The story of Anorld Makuvise
ONE December in 1978, I witnessed a battle between my fellow Auxiliary soldiers and ZANLA forces in Mumvumi Forest, Domboshava.
An informer had reported the presence of ZANLA forces in their area.
The informer gave details of the guerilla base in the forest.
It housed a new group that had recently arrived from Mozambique.
During the liberation struggle, we had informers whom we paid 10 Rhodesian pounds.
They were paid their money in cash upon delivering information we deemed vital.
Bonuses were paid for information of ‘notorious’ ZANLA fighters and villagers who supplied them with food.
Most of the informers we dealt with came to us on a voluntary basis and the information they supplied was reliable.
It was in their nature to sell-out.
After receiving information of the base, a platoon was dispatched to deal with these guerillas.
Domboshava was supposed to be a no-go area because of its proximity to Salisbury, now Harare.
We were instructed to ensure that ‘anashamba wamedza’ never operated in the area.
We called freedom fighters ‘anashamba wamedza’ because they had no time to wash their hands before eating meals.
They were swift; we could never catch them even when we got to places they were said to be having meals.
But this time around, we got to the guerilla base before they became any wiser.
I was left behind and did not join the first platoon but we could hear the heavy exchange of gunfire.
We knew this was a fierce battle; what we had thought and assumed was wrong.
This was no walkover, a simple wiping-out of guerillas.
At exactly 2:30pm we received a radio signal for reinforcements.
I picked up my FN rifle, my box of Peter Stuyvesant, a swig of some whisky when the emergency whistle was blown and swiftly rushed to the jeep to take us to the raging battle.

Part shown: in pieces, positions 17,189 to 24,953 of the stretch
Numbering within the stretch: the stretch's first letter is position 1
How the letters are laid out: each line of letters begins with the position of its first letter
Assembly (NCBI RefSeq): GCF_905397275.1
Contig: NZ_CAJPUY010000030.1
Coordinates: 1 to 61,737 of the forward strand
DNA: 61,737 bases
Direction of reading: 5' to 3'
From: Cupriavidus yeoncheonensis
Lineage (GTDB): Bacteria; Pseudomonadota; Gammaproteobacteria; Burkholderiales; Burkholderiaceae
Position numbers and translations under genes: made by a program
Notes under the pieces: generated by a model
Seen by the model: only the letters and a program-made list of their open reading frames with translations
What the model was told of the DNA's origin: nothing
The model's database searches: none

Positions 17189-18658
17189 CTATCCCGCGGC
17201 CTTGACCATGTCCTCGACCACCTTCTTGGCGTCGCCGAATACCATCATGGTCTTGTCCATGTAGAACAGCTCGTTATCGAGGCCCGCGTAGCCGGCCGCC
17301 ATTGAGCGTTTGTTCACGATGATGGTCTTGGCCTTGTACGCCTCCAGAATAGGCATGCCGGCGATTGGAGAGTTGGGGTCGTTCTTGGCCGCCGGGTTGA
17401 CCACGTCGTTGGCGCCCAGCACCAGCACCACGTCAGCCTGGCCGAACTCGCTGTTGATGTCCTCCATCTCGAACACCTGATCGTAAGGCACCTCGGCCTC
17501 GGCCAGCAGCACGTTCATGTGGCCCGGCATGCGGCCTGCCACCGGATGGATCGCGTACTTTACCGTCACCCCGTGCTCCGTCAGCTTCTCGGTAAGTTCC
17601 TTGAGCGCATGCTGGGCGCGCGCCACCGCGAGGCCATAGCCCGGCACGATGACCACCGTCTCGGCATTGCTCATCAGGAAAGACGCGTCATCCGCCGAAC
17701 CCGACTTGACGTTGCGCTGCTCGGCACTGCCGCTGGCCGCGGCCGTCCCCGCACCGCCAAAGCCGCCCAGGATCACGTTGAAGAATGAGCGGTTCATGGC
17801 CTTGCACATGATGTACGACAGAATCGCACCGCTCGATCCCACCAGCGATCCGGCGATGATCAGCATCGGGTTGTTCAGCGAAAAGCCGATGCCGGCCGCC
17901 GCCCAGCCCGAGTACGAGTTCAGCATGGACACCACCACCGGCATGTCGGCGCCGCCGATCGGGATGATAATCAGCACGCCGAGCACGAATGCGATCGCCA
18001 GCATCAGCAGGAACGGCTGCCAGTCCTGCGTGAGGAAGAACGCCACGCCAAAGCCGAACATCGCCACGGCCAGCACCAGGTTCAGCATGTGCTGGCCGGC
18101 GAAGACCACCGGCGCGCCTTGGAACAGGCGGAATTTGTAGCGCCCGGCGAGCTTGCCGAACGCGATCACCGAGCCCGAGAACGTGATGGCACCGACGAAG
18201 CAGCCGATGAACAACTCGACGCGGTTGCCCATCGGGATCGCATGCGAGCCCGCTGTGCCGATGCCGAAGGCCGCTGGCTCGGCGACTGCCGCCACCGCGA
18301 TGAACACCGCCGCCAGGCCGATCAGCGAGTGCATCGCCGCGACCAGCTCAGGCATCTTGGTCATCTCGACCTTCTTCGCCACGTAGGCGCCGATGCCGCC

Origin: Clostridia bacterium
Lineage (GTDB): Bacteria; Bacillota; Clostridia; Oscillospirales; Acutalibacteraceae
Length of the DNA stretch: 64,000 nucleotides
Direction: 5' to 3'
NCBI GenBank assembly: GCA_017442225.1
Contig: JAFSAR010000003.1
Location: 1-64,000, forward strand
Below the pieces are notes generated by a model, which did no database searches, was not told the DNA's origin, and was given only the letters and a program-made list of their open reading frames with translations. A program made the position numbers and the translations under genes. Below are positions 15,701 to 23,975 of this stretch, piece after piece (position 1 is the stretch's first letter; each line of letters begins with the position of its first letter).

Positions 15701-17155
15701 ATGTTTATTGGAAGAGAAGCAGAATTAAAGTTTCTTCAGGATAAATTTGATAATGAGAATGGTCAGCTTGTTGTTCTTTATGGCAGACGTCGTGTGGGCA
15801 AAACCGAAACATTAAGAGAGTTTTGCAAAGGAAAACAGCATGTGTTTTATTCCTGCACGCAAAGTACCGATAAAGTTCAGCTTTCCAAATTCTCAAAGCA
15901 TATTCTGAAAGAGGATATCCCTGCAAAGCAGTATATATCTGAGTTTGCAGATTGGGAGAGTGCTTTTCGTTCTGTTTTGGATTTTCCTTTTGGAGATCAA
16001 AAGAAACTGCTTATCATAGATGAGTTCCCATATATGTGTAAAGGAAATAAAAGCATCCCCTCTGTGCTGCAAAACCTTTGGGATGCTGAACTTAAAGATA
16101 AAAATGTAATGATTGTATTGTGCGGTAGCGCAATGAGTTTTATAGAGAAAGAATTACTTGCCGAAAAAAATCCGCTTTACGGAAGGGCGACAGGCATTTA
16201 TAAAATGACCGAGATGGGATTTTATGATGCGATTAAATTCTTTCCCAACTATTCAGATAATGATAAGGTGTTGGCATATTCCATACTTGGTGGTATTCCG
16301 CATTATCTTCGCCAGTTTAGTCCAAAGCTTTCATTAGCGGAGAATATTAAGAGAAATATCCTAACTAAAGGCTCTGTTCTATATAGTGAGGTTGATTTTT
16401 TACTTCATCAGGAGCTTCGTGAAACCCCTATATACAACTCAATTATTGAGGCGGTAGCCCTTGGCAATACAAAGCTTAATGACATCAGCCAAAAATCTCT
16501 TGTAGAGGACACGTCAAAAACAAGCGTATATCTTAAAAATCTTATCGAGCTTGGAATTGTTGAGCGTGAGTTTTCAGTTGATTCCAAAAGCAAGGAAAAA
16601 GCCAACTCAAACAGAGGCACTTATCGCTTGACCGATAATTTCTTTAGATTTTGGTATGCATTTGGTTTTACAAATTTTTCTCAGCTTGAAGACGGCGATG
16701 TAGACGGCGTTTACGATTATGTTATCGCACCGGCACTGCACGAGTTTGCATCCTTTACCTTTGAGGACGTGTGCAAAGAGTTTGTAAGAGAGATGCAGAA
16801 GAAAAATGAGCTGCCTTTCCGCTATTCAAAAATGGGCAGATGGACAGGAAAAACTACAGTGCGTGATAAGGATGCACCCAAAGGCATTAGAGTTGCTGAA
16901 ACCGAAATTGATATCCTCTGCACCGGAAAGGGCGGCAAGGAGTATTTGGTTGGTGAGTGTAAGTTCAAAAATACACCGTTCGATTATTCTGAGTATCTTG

There were only six of us at the base and for a moment we thought the informer had lied about the number of the guerillas
But our informers were reliable.
Since we had been told during training that ZANLA forces were poorly trained and could be easily captured, I did not hesitate to go to the battlefield.
I was ready to put into practice what I had received in the three-month training at Musana.
I was ready kuenda kunobata matororo.
And finally the terrorists were in my home area.
I knew Mumvumi Forest like the back of my hand.
This is the place where I used to herd cattle and I knew every single rock and tree in that forest.
I wondered why my fellow soldiers were being held at bay by the ZANLA forces whose ‘poor’ training saw them moving only during the night.
We joyfully sang on our way.
This was my first battle and I was excited.
Unlike ZANLA forces, we openly operated during the day and we would sing on top of our voices.
It took us 20 minutes to drive to the battlefield because of the rough terrain.
I was not scared because air reinforcements could easily be summoned.
Our driver stopped before the flooded Nyaure River and we took positions.
I could not believe what I saw.
My compatriots were retreating.
There were Rhodesian paratroopers who had been dropped by helicopters and we were not aware of this.
I could not believe it when I saw the Rhodesian forces retreating together with the Auxiliaries.
I never fired a single shot.
I silently sneaked from the battlefield and crawled to Cheutsi Mountain.
I witnessed something totally different from what we had been taught during training.
ZANLA combatants were indeed fighters.
These guys were highly trained and would never be taken lightly.
These were fierce fighters.
The Auxiliaries retreated, vamwe vakatoita zveku mhanyira murwizi rwanga rwaka zara.
Four of our soldiers perished in flight.
There was a sudden silence after all our forces retreated and the ZANLA forces disappeared.
As I descended from that mountain, I realised that some of my fellow soldiers had also hidden on that mountain.
ZANLA forces gave us a hard time and a real lesson in war.
We lost more than 30 soldiers in that battle.
This battle changed my perception of the ZANLA forces.
I realised that we had been misinformed.
ZANLA forces were highly trained and had sophisticated weapons.
Vaiiziva hondo varume ava.
Compiled by Emergencey Mwale-Kamtande.